With multiple choice exams such as the ERP, the CFA, or the CAIA, you can be brilliantly prepared or an accomplished expert in the field and still fail the exam if you don’t know how to approach it to get answers fast and eliminated mistakes. Don’t let this happen to you and be smart about your preparation. I wish you all the best on your way to become an ERP!

Writing the ERP Exam in May? Start Preparing Now!

With the November Energy Risk Professional exam just behind us, many ERP candidates will now register to take the exam in May. I often get emails from candidates asking how to best tackle the ERP challenge: Which study material to use, how to study, and (most importantly) when to start with exam preparations, and I will address these concerns below.

I wrote an article about ERP  preparations entitled “How To Master The ERP Exam in 10 Steps” where I outline the study strategy that I used to prepare for the exam in 2010. I believe it is essential to factor in enough time for your preparations, as this part is often overlooked. The original readings of the GARP study material are much deeper than one would expect looking at the ERP registration website. It will take you quite a lot of time to just organize the material, let alone read through it once. The next task is memorizing the most important concepts, and finally, solving practice questions.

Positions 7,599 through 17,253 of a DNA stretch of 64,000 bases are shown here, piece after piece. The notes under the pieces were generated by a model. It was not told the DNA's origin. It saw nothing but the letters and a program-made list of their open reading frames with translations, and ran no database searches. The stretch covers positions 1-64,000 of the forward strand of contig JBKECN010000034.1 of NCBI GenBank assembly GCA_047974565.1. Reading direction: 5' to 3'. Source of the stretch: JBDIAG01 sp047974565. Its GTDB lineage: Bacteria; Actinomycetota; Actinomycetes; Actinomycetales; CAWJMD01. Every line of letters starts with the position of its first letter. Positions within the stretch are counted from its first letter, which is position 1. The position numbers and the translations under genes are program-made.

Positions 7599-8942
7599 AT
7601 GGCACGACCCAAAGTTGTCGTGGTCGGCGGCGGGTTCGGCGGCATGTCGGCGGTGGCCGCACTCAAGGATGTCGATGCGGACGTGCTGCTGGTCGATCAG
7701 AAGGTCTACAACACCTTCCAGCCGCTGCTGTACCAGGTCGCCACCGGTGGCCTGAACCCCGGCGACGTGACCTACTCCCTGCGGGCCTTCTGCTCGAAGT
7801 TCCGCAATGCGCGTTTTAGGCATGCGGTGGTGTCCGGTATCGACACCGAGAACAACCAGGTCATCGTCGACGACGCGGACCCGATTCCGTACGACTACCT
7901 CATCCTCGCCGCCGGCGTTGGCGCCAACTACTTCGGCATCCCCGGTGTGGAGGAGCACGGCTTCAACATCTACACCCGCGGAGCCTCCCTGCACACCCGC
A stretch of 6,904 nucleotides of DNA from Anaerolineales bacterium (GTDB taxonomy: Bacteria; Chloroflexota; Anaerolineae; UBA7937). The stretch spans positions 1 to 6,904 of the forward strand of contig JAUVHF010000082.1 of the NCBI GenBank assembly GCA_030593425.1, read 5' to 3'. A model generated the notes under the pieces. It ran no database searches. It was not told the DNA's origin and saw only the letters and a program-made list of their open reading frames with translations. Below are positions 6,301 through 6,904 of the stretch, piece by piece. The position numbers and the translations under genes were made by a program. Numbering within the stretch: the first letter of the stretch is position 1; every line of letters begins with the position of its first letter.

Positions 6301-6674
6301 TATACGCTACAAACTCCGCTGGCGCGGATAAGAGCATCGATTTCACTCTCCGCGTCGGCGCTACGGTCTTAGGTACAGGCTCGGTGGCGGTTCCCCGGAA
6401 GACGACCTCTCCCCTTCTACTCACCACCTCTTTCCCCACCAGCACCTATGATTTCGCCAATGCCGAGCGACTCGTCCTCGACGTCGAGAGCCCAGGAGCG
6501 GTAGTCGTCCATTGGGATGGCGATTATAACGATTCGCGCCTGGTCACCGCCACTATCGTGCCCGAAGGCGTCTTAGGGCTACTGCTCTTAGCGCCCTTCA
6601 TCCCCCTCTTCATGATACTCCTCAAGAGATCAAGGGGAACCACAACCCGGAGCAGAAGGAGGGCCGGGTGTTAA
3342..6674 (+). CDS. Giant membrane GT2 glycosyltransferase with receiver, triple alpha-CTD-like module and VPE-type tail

If you’re registered to take the ERP exam, you should start preparing at least six months in advance to work through the curriculum comfortably. Sure, you can also do it faster (as outlined in Energy Risk Professional Exam Preparations In A Hurry), but if you work full-time and have other commitments, you should really make enough time available for proper preparations.

I would advise you to use the original GARP readings to get an overview of the material and make notes on your own. For review and to practice the most important concepts, you can use third-party study material such as the ViveraRISK Concept Checkers for the ERP Exam, which will complement your own notes. After reviewing the study material, you should solve as many practice questions as possible to see where your knowledge still lacks. You can then go back and review those subjects again.